The old Dutch settlers in New York made what was called linsey-woolsey. This was a sort of cloth made with linen warp filled in with woolen woof. It was better than all-wool goods because it held its shape better and was stronger. This material was much worn by the early inhabitants of America, Abraham Lincoln being one of those who were well-satisfied with home-made garments of this fabric. Irving, in his "Knickerbocker's History of New York," claimed that some of the Dutchmen whose names ended in broeck were so-called because of some peculiarity pertaining to their breeches. For instance, Tenbroeck took his name from the rare distinction of his possessing and wearing at the same time ten pairs of linsey-woolsey breeches.

When people began to show their prosperity by purchasing cloth made up more beautifully than the product of the homestead loom they had to endure the remarks of others who affected to despise the man who was so extravagant as to care to dress in "store cloth." So recent is the use of this old-fashioned material that we find in one of Louisa Alcott's essays to girls the statement that "Modesty is as sweet in linsey-woolsey as in linen."

The greatest country in the world for the production of linen of the best quality is Ireland. Flax there reaches a height often exceeding two feet and the soil and climate seem to be the very best for maturing the fiber and manipulating it when gathered. In traveling through the country I saw a great deal of what at first glance seemed to be some sort of grain lying on the ground spoiling in the rain. I soon realized that this was flax and that it was left out on the ground purposely [Pg 115] to give the pulp and bark a chance to rot away from the fiber.

Dew-retting is letting the flax lie in the heavy dews of Ireland till the work is done. Soil on which flax is raised is rapidly made poor unless the richness that is taken from it in the flax is restored to it in some way. Most of this richness is in the seed and the part of the stalk that is removed in the retting. Where this gets back to the soil there is little else to be added. Sometimes the flax is retted in small pools and the water saved to put upon the ground, though the flax is more discolored by this process than where the work is done in running water. Recently steam heat and vapor have been used to soften the stalks, and then the air pump draws the pulp away from the fiber, so that what once took several weeks to do is now done in a few hours. By the old process the fiber was sometimes left stacked dry for years with constant improvement in quality.

The Irish people, who are so proud of their island, point with additional pride to what some of their linen towns have done. As we were riding past the little village of Bessbrook a clergyman took pains to point out to us the evidences of thrift. He said that town lacked three p's that are very troublesome to other towns all over the world. They were the pawnshop, the public house, and the police. The good character of the people made these entirely unnecessary for their town. But these good qualities are not universal there, for in some of the larger places intemperance is remarkably bad.

We saw the work in all its stages at Belfast. Queen Victoria gets her table linen from that city, and we saw several pieces in the loom that had the royal arms upon them. To get the finest fabric the fiber is kept moist in both spinning and weaving. Nothing can be more beautiful than the silky, transparent stuffs made there. Dry spinning is done where a coarse and heavy grade of goods is desired. American visitors in Ireland, especially the gentlemen, plan to bring home as large a quantity of linen collars, cuffs, and handkerchiefs as the customs officers will allow to pass at New York free of duty.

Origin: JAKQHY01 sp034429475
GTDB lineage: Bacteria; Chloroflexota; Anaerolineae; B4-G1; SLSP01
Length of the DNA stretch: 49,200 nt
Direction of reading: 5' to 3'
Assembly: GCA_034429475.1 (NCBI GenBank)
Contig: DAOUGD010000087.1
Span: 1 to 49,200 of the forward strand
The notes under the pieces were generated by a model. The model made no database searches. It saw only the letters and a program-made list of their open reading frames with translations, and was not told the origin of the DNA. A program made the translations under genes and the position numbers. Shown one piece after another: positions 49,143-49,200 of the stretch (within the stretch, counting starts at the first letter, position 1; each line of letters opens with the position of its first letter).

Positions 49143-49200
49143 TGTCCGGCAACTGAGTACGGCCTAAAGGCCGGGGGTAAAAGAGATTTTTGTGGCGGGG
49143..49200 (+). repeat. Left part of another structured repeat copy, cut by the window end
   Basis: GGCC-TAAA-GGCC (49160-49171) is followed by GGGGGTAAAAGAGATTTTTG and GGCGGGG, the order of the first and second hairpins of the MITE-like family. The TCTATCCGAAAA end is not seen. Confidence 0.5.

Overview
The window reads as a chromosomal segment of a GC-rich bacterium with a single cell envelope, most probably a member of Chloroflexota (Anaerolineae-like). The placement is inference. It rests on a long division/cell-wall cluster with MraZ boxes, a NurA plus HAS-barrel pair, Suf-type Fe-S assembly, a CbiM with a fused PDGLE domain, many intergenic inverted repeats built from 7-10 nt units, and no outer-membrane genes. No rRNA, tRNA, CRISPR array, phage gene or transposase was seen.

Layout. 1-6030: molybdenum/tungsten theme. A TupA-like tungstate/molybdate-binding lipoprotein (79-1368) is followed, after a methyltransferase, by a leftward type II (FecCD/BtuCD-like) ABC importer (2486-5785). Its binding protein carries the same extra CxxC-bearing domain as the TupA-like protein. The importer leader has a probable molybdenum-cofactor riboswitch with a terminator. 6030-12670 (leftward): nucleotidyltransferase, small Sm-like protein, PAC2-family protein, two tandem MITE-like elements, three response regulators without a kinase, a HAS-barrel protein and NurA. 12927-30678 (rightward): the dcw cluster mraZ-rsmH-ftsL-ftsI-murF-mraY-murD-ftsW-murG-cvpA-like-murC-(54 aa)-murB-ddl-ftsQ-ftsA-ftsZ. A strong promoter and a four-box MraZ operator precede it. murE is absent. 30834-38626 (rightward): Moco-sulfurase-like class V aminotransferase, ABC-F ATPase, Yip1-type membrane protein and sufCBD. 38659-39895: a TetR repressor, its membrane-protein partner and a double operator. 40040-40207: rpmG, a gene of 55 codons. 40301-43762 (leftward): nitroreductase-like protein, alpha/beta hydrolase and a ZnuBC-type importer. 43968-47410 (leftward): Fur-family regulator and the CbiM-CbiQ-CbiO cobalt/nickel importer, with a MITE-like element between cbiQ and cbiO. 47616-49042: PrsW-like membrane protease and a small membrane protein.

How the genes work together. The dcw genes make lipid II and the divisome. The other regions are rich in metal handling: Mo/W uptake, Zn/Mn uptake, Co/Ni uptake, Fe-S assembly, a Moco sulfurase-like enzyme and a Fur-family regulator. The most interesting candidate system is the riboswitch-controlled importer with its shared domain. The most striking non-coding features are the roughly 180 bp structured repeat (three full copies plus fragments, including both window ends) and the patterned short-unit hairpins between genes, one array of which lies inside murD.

The finest linen goods are called lawns, and this name is a modification of the French word linon, which sounds much like lawn when spoken properly. The French make many fine articles from all sorts of fibers, and seem to have recovered from the blow to their industries which came on the revocation of the Edict of Nantes. Some writers claim that nearly half a million skilled workers in fabrics left that country in the years around 1688.

While the battle of Waterloo was raging near Brussels and the people of rank were so strongly affected by the thunder of the guns of all Europe there were thousands of women, young and old, in that city and within hearing of the great contest who kept right on with their work, making laces. They knew somebody would win the day, and there would be a market for all sorts of finery, and the linen laces of Belgium were of much importance to society. There are many kinds of laces made in Brussels, but the kind you most see as you pass along the streets is that being made on little cushions by women sitting before their shops and houses with one eye upon their work and the other on those who are passing, hoping to get an American to pay a large price for something that he thinks he has seen made. It is not an unheard-of thing for an American to buy of one of these attractive lace-makers lace that came from the machines of Nottingham, England, for machine-made lace is much cheaper than that made by hand.

Pillow lace was probably invented by Barbara Uttmann, in the middle of the sixteenth century. She lived in St. Annaberg, Germany, and was a woman of great natural ability. She was highly honored by the Saxons, who state with pride that when she died, at the age of sixty, she had seen sixty-four of her own children and grand-children.